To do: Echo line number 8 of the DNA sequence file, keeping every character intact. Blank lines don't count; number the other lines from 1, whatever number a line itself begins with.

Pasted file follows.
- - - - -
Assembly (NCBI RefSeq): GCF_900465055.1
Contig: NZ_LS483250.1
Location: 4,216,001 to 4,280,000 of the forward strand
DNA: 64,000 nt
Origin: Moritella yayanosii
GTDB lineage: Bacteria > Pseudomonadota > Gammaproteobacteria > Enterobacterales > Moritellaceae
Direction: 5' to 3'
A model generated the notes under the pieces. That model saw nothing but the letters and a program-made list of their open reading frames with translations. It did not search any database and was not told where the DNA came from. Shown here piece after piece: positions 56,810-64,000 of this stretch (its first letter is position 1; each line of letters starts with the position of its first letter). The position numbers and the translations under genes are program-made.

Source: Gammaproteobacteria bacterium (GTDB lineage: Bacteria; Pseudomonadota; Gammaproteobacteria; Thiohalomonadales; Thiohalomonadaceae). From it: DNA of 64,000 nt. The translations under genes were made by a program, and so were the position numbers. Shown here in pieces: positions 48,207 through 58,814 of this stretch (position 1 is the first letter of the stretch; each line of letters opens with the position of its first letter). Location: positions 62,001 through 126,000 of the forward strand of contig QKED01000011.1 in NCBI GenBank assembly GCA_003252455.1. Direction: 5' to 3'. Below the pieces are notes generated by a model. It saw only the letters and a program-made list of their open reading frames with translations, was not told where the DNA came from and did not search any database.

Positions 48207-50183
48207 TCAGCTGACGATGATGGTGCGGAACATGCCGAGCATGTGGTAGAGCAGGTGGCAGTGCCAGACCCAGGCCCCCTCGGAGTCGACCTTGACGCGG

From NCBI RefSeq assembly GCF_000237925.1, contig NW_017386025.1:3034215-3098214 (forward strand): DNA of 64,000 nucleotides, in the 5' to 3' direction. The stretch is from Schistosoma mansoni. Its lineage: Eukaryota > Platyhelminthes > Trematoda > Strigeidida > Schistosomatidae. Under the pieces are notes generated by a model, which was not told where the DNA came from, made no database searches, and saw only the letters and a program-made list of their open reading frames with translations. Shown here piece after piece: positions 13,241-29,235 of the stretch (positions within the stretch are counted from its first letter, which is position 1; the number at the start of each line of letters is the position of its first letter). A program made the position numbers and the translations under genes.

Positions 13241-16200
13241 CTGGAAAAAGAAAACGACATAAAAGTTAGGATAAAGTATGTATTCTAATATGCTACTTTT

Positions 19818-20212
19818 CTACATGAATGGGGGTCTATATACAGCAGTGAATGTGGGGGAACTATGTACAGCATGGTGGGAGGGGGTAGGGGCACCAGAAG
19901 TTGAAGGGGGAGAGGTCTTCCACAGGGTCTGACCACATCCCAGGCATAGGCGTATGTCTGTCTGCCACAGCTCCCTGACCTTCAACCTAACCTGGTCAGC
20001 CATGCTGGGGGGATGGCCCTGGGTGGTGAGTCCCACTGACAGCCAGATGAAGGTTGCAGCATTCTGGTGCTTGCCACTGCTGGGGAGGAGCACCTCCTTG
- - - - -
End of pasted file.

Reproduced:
A model generated the notes under the pieces. That model saw nothing but the letters and a program-made list of their open reading frames with translations. It did not search any database and was not told where the DNA came from. Shown here piece after piece: positions 56,810-64,000 of this stretch (its first letter is position 1; each line of letters starts with the position of its first letter). The position numbers and the translations under genes are program-made.